This story about International Critics Week first appeared in TheWrap’s special digital Cannes magazine.
When Cannes’ La Semaine de la Critique, or International Critics Week, kicks off on July 7 with a screening of Swiss director Constance Meyer’s “Robust,” the festival’s longest-running independent section will be celebrating its 60th anniversary in style. The screening will take place in a completely refurbished Miramar theater with increased capacity, a new seating plan and technical upgrades undertaken by the city of Cannes with backing from an anonymous philanthropist.
And the Critics Week section, which looks for up-and-coming directors and showcases a small group of first and second films every year, will be taking place at a time when filmmakers first recognized by Critics Week will be plentiful up and down the main Cannes lineup: Jacques Audiard, Leos Carax, Julia Ducournau, Justin Kurzel and François Ozon in the Main Competition, and Arnaud Desplechin and Gaspar Noé in Cannes Premiere, among others.
“It’s about picking a director who’s on (the) way to becoming a major talent,” Critics Week festival director Charles Tesson (who is ending his tenure after this year’s festival) has said. “And that’s the hardest thing to find.”
But Critics Week has been pretty good at finding it, considering that the roster of directors who first came to Cannes to be in the section also includes Bernardo Bertolucci (CW class of ’64), Philip Kaufman, Ken Loach, Tony Scott (with a mid-length film a decade before his feature debut, “The Hunger”), Agnieszka Holland, John Sayles, Wong Kar-Wai and Miranda July.
Then there was a young Guillermo del Toro, who appeared in Critics Week in 1993 with his debut, “Cronos,” but only because he’d taken matters into his own hands after the Mexican Film Institute had declined to submit the horror film to the festival. “I was like a fat Cinderella,” he later said. “‘Can I go to the ball?’ ‘No!’”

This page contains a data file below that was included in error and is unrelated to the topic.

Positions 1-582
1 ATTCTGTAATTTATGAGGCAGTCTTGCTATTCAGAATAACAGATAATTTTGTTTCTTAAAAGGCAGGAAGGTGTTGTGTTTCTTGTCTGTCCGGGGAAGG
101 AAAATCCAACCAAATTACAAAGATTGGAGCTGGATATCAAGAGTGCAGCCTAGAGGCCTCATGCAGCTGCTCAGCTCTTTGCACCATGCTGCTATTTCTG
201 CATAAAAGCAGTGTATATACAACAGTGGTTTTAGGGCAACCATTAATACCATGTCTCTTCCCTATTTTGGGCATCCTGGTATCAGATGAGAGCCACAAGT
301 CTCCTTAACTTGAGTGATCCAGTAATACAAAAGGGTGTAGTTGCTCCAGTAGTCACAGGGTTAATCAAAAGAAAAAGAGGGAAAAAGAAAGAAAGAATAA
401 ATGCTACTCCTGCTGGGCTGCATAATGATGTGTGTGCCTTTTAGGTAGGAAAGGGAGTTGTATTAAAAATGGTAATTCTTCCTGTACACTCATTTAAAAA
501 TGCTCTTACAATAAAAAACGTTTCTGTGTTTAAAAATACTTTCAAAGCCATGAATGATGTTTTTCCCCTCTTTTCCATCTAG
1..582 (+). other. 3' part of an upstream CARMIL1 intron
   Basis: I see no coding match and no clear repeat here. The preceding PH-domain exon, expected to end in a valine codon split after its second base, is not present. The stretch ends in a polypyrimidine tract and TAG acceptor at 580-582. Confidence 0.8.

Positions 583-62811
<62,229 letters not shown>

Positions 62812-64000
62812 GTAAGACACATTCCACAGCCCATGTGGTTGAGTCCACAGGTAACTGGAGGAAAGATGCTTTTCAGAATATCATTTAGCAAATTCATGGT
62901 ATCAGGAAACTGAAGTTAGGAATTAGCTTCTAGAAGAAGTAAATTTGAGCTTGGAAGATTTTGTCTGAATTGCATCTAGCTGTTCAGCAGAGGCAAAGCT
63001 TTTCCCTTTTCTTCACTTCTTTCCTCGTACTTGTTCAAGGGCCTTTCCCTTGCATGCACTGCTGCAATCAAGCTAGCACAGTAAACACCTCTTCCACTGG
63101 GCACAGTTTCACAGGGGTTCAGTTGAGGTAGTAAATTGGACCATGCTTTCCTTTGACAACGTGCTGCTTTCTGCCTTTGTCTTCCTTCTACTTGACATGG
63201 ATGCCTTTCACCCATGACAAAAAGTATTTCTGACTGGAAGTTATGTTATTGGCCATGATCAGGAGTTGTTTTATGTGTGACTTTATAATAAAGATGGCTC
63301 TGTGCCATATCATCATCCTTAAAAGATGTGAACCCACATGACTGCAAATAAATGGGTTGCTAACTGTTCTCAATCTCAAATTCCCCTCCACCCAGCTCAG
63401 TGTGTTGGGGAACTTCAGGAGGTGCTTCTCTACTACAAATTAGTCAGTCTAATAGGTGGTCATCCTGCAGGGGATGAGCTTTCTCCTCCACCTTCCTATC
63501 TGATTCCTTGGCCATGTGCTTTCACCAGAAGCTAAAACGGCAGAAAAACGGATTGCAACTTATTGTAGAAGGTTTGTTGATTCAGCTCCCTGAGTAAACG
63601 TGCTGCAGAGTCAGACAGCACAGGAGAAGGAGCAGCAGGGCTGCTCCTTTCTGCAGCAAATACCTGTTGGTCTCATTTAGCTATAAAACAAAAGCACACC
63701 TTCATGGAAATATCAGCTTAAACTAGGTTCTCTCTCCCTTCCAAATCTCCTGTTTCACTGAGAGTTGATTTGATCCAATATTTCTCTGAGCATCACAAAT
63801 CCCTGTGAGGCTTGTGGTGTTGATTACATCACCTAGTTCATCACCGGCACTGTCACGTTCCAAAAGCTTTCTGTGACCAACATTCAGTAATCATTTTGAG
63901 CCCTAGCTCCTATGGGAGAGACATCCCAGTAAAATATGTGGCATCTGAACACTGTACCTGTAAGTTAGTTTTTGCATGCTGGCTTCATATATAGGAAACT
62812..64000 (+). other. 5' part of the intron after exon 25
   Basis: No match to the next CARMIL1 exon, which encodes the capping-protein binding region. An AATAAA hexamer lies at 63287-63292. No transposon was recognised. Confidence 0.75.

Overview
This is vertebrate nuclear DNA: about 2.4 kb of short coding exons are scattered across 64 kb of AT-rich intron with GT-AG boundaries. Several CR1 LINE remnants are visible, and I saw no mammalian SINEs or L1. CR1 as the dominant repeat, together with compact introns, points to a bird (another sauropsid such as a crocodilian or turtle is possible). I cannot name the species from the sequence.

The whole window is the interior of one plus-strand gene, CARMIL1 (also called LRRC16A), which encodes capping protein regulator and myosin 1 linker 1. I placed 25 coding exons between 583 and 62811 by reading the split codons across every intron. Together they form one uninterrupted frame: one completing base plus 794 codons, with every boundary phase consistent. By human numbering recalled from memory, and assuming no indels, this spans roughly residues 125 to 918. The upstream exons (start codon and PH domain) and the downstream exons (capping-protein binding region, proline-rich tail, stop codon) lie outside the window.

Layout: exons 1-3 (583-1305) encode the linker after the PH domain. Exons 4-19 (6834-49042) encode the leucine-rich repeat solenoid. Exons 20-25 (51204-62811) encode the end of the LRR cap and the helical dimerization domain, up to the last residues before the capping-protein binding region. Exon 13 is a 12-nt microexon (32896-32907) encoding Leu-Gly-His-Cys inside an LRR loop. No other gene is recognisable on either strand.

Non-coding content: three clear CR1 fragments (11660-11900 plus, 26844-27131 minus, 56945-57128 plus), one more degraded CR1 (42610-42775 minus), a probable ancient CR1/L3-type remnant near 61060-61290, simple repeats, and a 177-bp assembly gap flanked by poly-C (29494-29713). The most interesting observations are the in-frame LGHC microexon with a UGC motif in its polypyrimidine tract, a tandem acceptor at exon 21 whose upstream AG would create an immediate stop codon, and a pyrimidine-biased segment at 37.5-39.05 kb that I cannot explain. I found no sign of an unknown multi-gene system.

Seven years later, his pal Alejandro G. Iñárritu was picked for Critics Week with his debut film, “Amores Perros.” It was the first film festival he ever attended, but he and his team stayed in a hotel 25 minutes out of town because, he said, the prices in Cannes were too high.
And when director Jeff Nichols went to Cannes with his second film, “Take Shelter,” in 2011, he sat at the Critics Week awards ceremony not understanding a word because he didn’t speak French. “It was still great,” he said in a 60th-anniversary video he made for Critics Week. “I could see the filmmakers, and they would call out the awards, and people would go up and I would clap. They finally got to the final award, and everybody starts clapping, and I’m clapping and looking around, and I remember very distinctly thinking, ‘What an amazing moment for that filmmaker. That is gonna be transformative for them.’
“And then (my friend) Gregory leans over and says, ‘You need to stand up. You’ve won.’ And I can tell you that from that moment on, the trajectory of my career changed. The trajectory of my life changed.”
Read more from the digital Cannes magazine here.